Cyberbullying on social media is linked to depression in teenagers, according to new research that analyzed multiple studies of the online phenomenon.
Victimization of young people online has received an increasing level of scrutiny, particularly after a series of high-profile suicides of teenagers who were reportedly bullied on various social networks. In 2013, for example, a spate of suicides was linked to the social network Ask.fm, where users can ask each other questions anonymously. The deaths of teens who had been subject to abuse on the site prompted Ask.fm (which was acquired by Ask.com in 2014) to launch new safety efforts. Twitter, likewise, announced plans in April to filter out abusive tweets and suspend bullying users.
Social media use is hugely common among teenagers, said Michele Hamm, a researcher in pediatrics at the University of Alberta, but the health effects of cyberbullying on social media sites is largely unknown. Regular, face-to-face bullying during the teen years may double the risk of depression in adulthood, and bullying's effects can be as bad or worse than child abuse, studies show.
A depressing effect
In the new review, Hamm and her colleagues combed through studies on cyberbullying and social media, finding 36 that investigated the effects of cyberbullying on health in teens ages 12 to 18. Although the studies examined different health outcomes and sometimes defined cyberbullying differently, one finding stood out.
"There were consistent associations between exposure to cyberbullying and increased likelihood of depression," Hamm told Live Science. [8 Tips for Parents of Teens with Depression]
The studies covered a variety of social sites, but Facebook was the most common — between 89 percent and 97.5 percent of the teens who used social media had a Facebook account. Seventeen of the 36 studies analyzed looked at how common cyberbullying was, and the researchers found that a median of 23 percent of teens reporting being targeted. About 15 percent reported bullying someone online themselves.
Two studies examined the prevalence of so-called "bully-victims," meaning teens who both bully others and are bullied. Research on offline bullying shows these kids to be most at-risk for mental health problems. One study found that 5.4 percent of teens were bully-victims, while the other reported a prevalence of 11.2 percent.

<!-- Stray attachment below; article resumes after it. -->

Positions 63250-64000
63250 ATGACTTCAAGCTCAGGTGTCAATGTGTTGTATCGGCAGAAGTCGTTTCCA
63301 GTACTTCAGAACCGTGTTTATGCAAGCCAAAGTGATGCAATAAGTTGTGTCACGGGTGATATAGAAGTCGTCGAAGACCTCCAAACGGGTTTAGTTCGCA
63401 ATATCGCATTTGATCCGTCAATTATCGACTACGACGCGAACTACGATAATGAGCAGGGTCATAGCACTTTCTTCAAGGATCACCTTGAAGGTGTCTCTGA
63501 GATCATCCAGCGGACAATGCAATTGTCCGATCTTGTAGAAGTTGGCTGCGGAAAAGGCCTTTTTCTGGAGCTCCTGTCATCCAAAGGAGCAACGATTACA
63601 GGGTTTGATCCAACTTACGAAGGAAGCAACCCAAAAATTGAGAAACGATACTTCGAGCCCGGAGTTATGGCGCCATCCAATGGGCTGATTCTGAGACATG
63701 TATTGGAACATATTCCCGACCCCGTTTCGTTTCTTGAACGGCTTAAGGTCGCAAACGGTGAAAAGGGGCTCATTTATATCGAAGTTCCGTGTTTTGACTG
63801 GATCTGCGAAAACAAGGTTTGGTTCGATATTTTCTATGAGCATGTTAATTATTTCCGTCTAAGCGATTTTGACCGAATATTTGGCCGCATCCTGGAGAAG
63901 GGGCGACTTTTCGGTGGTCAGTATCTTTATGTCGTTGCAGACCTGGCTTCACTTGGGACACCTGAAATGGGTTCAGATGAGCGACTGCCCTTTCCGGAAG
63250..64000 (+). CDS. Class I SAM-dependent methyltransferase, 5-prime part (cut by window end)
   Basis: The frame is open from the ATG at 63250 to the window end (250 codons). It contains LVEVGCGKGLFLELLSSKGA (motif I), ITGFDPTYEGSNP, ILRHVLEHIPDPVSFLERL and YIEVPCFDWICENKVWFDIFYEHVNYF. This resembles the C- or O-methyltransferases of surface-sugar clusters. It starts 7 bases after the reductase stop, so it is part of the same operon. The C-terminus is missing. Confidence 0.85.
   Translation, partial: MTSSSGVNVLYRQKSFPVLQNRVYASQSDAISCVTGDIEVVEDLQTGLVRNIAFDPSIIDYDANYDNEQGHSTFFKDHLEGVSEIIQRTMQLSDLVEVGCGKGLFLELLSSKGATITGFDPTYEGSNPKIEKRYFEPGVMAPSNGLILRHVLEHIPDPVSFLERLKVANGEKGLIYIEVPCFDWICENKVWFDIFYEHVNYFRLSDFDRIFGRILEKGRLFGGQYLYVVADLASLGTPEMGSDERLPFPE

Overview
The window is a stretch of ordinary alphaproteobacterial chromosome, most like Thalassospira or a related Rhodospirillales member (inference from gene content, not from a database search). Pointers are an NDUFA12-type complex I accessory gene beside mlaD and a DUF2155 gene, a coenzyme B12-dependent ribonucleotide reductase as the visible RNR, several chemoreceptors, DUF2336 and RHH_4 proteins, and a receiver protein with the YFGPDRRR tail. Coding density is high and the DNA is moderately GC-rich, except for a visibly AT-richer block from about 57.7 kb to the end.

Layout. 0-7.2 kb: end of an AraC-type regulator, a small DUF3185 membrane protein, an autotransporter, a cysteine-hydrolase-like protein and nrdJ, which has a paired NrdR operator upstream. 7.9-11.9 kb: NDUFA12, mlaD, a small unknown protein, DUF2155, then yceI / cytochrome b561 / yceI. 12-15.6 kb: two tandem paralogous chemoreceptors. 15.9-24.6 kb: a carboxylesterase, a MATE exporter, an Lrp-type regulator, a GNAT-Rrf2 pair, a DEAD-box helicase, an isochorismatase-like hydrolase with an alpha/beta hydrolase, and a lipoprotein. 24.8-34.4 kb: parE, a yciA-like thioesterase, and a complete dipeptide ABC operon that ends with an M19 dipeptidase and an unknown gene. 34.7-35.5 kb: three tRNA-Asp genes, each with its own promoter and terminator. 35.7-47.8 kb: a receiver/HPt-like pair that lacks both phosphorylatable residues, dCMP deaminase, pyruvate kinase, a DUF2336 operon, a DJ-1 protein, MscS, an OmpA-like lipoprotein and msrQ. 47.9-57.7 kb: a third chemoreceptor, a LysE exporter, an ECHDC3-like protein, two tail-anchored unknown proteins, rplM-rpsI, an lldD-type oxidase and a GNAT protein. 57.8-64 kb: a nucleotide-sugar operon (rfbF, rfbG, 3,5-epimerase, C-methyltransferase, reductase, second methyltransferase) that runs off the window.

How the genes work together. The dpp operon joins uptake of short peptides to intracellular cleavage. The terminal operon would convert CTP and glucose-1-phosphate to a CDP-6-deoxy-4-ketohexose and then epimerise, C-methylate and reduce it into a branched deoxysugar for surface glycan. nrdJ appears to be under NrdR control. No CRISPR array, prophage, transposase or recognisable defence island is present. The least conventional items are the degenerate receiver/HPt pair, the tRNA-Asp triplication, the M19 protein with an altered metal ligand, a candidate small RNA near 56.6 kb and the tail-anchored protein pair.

Safe social media
Despite the well-publicized suicide cases linked to cyberbullying in news reports, Hamm and her colleagues did not find consistent links between being bullied and self-harm across the studies. Nor did they see a consistent link between cyberbullying and anxiety. Some studies found evidence for these links, and others did not.
However, Hamm cautioned, the findings don't mean these links don't exist. The 36 studies used a variety of definitions and health outcomes, and not enough work has been done to confirm or rule out connections between cyberbullying and anxiety or self-harm.
But cyberbullying and depression went hand-in-hand, the researchers report today (June 22) in the journal JAMA Pediatrics. Ten studies examined the link between social media victimization and depression, and all of them found a connection.
Alone, these studies can't prove that the bullying caused the depression — it's possible that depressed teens are more likely to become targets of bullying than their healthier peers. However, Hamm said, one of the 10 studies did follow the teens over time and found that the cyberbullying preceded the teens' depression, hinting at a causal relationship. The research also found that the more cyberbullying a teen experienced, the more severe his or her symptoms of depression.
Alarmingly, teens typically suffered cyberbullying in silence. "Kids really are hesitant to tell anyone when cyberbullying occurs," Hamm said. "There seems to be a common fear that if they tell their parents, for example, they'll lose their Internet access."
Therefore, it's important for parents to respond carefully if their kids are being bullied online, and to teach teens safe Internet use rather than cutting off permission to use the Web, she said.
"Parents need to address that this is happening and that the Internet and social media is here," Hamm said. "It's an important part of their kids' lives. But it needs to be a whole team approach."
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Stephanie Pappas is a contributing writer for Live Science, covering topics ranging from geoscience to archaeology to the human brain and behavior. She was previously a senior writer for Live Science but is now a freelancer based in Denver, Colorado, and regularly contributes to Scientific American and The Monitor, the monthly magazine of the American Psychological Association. Stephanie received a bachelor's degree in psychology from the University of South Carolina and a graduate certificate in science communication from the University of California, Santa Cruz.